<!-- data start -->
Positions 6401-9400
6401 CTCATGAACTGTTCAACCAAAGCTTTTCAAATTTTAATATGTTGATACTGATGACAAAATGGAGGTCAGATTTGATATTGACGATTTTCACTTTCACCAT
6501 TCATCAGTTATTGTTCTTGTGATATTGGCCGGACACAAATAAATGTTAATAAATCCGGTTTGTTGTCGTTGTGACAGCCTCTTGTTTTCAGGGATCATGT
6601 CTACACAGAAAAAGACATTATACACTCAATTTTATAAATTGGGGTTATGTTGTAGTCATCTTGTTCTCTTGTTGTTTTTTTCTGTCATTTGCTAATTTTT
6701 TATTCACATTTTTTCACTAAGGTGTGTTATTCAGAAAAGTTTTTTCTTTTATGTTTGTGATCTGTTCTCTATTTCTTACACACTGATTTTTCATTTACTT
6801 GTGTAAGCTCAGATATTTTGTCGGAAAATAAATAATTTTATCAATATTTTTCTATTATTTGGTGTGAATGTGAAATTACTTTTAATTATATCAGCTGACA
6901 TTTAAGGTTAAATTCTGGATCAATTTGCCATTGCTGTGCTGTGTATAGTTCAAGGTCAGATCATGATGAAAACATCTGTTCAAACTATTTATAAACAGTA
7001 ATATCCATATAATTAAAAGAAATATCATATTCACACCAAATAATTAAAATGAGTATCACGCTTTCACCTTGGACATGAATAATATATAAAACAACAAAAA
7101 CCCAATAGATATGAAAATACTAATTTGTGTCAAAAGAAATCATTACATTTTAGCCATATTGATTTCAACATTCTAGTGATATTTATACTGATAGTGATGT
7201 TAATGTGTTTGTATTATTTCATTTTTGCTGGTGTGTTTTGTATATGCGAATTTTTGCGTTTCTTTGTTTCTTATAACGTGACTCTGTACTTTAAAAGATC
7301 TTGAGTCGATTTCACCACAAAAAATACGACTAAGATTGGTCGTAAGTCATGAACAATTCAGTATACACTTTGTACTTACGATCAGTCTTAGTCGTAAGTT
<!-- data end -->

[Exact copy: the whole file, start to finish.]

Positions 6401-9400
6401 CTCATGAACTGTTCAACCAAAGCTTTTCAAATTTTAATATGTTGATACTGATGACAAAATGGAGGTCAGATTTGATATTGACGATTTTCACTTTCACCAT
6501 TCATCAGTTATTGTTCTTGTGATATTGGCCGGACACAAATAAATGTTAATAAATCCGGTTTGTTGTCGTTGTGACAGCCTCTTGTTTTCAGGGATCATGT
6601 CTACACAGAAAAAGACATTATACACTCAATTTTATAAATTGGGGTTATGTTGTAGTCATCTTGTTCTCTTGTTGTTTTTTTCTGTCATTTGCTAATTTTT
6701 TATTCACATTTTTTCACTAAGGTGTGTTATTCAGAAAAGTTTTTTCTTTTATGTTTGTGATCTGTTCTCTATTTCTTACACACTGATTTTTCATTTACTT
6801 GTGTAAGCTCAGATATTTTGTCGGAAAATAAATAATTTTATCAATATTTTTCTATTATTTGGTGTGAATGTGAAATTACTTTTAATTATATCAGCTGACA
6901 TTTAAGGTTAAATTCTGGATCAATTTGCCATTGCTGTGCTGTGTATAGTTCAAGGTCAGATCATGATGAAAACATCTGTTCAAACTATTTATAAACAGTA
7001 ATATCCATATAATTAAAAGAAATATCATATTCACACCAAATAATTAAAATGAGTATCACGCTTTCACCTTGGACATGAATAATATATAAAACAACAAAAA
7101 CCCAATAGATATGAAAATACTAATTTGTGTCAAAAGAAATCATTACATTTTAGCCATATTGATTTCAACATTCTAGTGATATTTATACTGATAGTGATGT
7201 TAATGTGTTTGTATTATTTCATTTTTGCTGGTGTGTTTTGTATATGCGAATTTTTGCGTTTCTTTGTTTCTTATAACGTGACTCTGTACTTTAAAAGATC
7301 TTGAGTCGATTTCACCACAAAAAATACGACTAAGATTGGTCGTAAGTCATGAACAATTCAGTATACACTTTGTACTTACGATCAGTCTTAGTCGTAAGTT